U.S. Supreme Court
Taylor v. Ypsilanti, 105 U.S. 60 (1881)
Taylor v. Ypsilanti
105 U.S. 60
1. Under a statute of Michigan of March 22, 1869, authorizing cities to pledge their aid "by loan or donation, with or without conditions" in the construction of any railroad by a company organized under the laws of the state, the electors of a city voted to issue its bonds to aid such a company upon certain conditions, touching the eastern terminus of the road, and providing that if any citizen should subscribe and pay for stock in the company, the latter should deliver him such bonds therefor, and that the citizens should, within thirty days, have the right to subscribe for the stock to the amount of aid voted. The bonds were delivered to the company. Held that the conditions were not unauthorized by the statute, and constitute no defense to an action on the bonds.
2. The Court adheres to the ruling in Township of Pine Grove v. Talcott, 19 Wall. 666, and measures the rights and obligations of the parties under the statute in question as it was there enforced and as it was acted upon by all the departments of the state government at and before the time when the company earned the bonds by the performance of the prescribed conditions. The Court therefore declines to accept the subsequent adjudications of the Supreme Court of Michigan declaring the statute to be repugnant to the Constitution of the state.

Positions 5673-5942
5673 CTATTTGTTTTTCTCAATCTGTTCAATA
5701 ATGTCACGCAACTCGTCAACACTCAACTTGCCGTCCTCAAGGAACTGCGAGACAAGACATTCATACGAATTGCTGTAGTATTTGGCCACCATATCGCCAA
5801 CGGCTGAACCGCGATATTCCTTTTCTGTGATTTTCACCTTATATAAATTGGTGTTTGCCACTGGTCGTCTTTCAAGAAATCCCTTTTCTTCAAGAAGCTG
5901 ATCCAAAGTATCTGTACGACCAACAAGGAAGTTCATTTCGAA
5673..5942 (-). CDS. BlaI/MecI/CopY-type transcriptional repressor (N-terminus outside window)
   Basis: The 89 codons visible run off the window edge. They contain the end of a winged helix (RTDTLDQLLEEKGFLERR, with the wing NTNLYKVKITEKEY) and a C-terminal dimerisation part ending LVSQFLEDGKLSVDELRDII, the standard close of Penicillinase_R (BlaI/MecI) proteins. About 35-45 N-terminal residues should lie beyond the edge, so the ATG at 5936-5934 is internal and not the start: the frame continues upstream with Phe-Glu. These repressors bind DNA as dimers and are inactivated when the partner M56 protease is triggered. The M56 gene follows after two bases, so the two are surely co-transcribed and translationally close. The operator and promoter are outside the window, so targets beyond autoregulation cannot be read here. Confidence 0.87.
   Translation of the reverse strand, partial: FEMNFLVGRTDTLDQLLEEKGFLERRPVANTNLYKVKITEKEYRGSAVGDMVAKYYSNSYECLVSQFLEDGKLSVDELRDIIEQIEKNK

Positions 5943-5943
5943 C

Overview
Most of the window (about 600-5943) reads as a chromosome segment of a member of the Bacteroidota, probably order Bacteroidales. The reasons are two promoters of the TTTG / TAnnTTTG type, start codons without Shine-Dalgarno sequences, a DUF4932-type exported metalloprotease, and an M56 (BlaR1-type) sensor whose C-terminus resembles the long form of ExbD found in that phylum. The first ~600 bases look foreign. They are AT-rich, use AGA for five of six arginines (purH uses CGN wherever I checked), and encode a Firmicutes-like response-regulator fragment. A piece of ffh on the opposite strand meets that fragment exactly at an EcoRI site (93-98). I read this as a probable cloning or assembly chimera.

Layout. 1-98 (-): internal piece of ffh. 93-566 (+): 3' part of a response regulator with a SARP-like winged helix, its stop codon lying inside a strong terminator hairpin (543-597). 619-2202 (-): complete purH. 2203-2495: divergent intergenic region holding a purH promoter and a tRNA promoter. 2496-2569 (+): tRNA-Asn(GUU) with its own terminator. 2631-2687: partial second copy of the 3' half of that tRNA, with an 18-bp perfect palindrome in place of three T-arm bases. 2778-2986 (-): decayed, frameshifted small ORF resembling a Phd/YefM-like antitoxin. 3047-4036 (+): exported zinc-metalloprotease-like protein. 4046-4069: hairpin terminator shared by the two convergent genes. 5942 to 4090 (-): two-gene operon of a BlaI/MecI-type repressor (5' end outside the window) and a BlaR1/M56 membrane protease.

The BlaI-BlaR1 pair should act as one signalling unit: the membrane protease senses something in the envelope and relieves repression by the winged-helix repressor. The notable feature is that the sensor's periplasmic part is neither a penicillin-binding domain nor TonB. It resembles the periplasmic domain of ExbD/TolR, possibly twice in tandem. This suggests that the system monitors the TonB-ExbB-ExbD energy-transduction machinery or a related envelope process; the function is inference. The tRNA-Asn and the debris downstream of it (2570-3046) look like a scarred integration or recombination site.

3. The courts of the United States, in cases within their jurisdiction involving contract obligations and rights depending upon the laws of the state, will conform to the settled construction which the highest court of the state gave to those laws at the time when the rights accrued or the obligations were incurred.
The case is stated in the opinion of the Court.